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Bad guard - good guard

Heroes Remember

Bad guard - good guard

We had one guy, he had various names - Pistol Pete, Cyclone Pete, the Japanese name escapes me but Cyclone Pete had gone to Tokyo the day before and when he was on duty we always were searched when we came in from work. And he was away so we each had a loot bag full of raw soy beans and we got in and lined up to bango, to number off for roll call and who out of the office comes but Cyclone Pete and he got up on his hill, his little mound because he was so short he had a hill, he could look over the men and we knew what was going to happen and he had a fellow with him. Taffy Richards was in the rank behind me, well when the guard searched his bag and found the soy beans and “Nonda canaro (sp)” I won't use, interpret it but “What's this you s.o.b.?” And he backed up and when he backed up he hit me and I went ahead and my jacket fell off and the guard was searching the guy next to me and he pulled my haversack around and pulled my beans out. Well, I say now we looked at Cyclone Pete, he was clapping because here he was going to show his friend from Tokyo how he handled prisoners of war. He stood us at attention and he went to work on Taffy Richards first. As I say I was lucky in that sense, with his fists and we stood there and took it. If you fell to the ground they put the boots to you so you braced yourself and you took those blows. Then he went and got some black ink or paint or whatever they use to do their writing with and in Japanese characters he wrote stealers on our foreheads. And we stood at attention in front of the guard house all night long. The dockyard gang came out the next morning to go to work and we figured oh we're going to stay, they'll put us in the guard house. No, “Line up!” We lined up, march out to work, no breakfast. March out to work and Sibiason when we got out there; Mack Haws had learned to speak Japanese pretty good and he was one of our sergeants and thank God he did. He saved us a lot over the length of time we were in Japan. Sibiason looked at our foreheads, “stealer” and he said, “Mack, anunda?” (Mack, what happened?) And Mack told him that we got caught stealing soy beans and old Sibiason laughed. You know what he did, he told Richards and I to go in the mess shack and go to sleep. Mack told him we hadn't had any breakfast and had been up all night so that's what I say. Sibiason was a good guard, a good civilian.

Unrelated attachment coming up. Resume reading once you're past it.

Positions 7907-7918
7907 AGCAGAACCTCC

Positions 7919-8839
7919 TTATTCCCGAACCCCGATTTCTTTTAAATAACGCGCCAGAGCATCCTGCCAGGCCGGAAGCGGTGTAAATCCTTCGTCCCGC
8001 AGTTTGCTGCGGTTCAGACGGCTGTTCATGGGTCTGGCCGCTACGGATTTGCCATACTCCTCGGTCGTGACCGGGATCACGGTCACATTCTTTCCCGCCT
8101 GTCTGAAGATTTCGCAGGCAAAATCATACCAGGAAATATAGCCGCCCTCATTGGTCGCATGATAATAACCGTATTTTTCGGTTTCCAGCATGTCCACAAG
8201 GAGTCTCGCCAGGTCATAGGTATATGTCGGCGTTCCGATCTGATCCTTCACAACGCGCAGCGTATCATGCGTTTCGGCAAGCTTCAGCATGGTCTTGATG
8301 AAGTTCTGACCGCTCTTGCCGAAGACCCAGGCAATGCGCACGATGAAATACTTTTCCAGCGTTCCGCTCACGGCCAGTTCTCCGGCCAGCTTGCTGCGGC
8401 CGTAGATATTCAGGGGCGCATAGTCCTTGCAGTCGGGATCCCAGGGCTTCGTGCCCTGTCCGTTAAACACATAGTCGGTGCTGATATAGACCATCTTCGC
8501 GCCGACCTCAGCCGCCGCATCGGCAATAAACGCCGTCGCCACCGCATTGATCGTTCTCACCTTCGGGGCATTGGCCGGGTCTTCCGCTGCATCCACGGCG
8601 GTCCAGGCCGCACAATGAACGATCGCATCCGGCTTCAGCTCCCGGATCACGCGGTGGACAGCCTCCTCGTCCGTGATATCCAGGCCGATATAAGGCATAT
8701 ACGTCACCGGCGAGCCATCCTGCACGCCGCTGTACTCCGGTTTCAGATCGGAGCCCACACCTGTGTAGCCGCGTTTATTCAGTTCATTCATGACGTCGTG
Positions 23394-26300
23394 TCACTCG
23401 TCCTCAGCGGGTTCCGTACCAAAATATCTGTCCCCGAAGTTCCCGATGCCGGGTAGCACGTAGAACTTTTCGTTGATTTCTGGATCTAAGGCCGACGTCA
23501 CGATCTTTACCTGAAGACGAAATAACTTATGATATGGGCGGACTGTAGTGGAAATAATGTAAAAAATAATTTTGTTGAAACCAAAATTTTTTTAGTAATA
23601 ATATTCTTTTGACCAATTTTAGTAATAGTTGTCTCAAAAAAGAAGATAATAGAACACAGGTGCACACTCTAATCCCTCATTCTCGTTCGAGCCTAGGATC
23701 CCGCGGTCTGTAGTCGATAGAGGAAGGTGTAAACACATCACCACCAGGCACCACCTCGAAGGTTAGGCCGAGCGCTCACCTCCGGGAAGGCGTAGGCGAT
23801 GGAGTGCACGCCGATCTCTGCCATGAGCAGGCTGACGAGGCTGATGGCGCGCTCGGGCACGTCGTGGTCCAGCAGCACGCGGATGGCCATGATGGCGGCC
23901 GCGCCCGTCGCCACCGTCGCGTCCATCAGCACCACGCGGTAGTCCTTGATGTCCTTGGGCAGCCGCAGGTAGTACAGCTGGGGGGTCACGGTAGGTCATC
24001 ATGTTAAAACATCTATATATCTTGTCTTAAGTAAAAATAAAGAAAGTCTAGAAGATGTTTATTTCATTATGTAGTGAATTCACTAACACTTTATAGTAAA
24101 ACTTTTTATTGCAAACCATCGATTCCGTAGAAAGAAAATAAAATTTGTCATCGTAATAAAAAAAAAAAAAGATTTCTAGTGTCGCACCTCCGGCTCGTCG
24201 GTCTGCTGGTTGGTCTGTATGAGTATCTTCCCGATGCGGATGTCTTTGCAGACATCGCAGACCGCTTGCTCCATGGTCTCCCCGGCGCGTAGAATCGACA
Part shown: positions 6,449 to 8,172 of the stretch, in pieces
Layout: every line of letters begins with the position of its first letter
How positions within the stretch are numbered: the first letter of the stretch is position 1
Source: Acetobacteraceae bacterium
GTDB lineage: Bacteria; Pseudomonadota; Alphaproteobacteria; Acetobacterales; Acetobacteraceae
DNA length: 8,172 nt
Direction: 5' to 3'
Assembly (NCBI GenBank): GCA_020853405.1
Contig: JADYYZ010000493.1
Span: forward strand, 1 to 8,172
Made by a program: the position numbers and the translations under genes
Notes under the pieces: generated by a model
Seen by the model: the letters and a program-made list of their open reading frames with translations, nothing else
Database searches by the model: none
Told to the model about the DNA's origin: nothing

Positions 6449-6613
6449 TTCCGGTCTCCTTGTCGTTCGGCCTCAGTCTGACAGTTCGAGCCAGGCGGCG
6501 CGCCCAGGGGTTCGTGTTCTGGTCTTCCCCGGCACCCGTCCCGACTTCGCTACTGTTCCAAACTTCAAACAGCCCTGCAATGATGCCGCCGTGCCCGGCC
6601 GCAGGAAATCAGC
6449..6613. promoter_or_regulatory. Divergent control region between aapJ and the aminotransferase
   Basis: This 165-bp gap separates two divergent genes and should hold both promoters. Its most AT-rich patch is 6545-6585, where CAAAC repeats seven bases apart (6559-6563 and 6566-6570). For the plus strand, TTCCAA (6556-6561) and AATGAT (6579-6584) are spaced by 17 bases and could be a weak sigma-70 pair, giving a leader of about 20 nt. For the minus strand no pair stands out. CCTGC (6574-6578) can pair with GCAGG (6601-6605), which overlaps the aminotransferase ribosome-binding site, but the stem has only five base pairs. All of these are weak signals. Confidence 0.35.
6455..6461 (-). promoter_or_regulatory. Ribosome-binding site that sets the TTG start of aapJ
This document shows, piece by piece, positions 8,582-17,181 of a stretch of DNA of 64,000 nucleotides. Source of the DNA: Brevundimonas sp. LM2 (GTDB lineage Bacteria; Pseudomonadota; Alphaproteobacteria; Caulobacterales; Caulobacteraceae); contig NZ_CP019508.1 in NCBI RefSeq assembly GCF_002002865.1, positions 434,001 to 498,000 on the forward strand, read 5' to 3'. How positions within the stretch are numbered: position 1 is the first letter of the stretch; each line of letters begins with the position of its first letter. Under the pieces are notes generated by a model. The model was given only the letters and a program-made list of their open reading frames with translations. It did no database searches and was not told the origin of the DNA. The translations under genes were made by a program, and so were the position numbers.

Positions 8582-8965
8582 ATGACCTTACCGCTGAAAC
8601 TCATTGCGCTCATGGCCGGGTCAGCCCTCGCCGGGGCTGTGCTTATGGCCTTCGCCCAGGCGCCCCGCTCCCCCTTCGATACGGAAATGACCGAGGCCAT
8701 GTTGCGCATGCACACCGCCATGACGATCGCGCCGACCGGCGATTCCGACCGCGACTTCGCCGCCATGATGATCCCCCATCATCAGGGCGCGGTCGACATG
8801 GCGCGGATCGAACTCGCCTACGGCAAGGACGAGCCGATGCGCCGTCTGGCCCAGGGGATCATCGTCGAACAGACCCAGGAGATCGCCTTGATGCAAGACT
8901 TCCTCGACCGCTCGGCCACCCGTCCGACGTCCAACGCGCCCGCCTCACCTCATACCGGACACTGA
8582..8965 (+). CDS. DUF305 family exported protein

Mr. Atkinson describes the punishments he and a comrade received after being caught smuggling stolen soybeans into their camp in Niigata. They are beaten, branded as thieves, and forced to stand at attention all night. The following day, they're back to work as usual. When their guard at the shipyard finds out what had happened, he allows them to sleep for the day.

Harold Atkinson

Harold Atkinson was born on February 14, 1922 in Selkirk, Manitoba. He had three siblings. His father, a First World War Veteran, died when he was nine. His family lived on relief, seven dollars a week, and he helped by delivering papers. He finished grade nine, and then in 1940 enlisted. Mr. Atkinson was eighteen when he joined the Winnipeg Grenadiers. He served in Jamaica, guarding German and Italian nationals at an internment camp. He returned to Canada and then went to Hong Kong with his unit. Mr. Atkinson fought against and was taken prisoner by the Japanese. As a prisoner, he heard several comrades bayoneted to death. Mr. Atkinson worked at Kai Tak airport and in North Point Camp's diphtheria ward. In Omini, Japan he worked as a stevedore at the shipyard. When the war ended, Mr. Atkinson was fortunate enough to be flown home.

Meta Data
Veterans Affairs Canada
Person Interviewed:
Harold Atkinson
War, Conflict or Mission:
Second World War
Winnipeg Grenadiers
Machine Gunner

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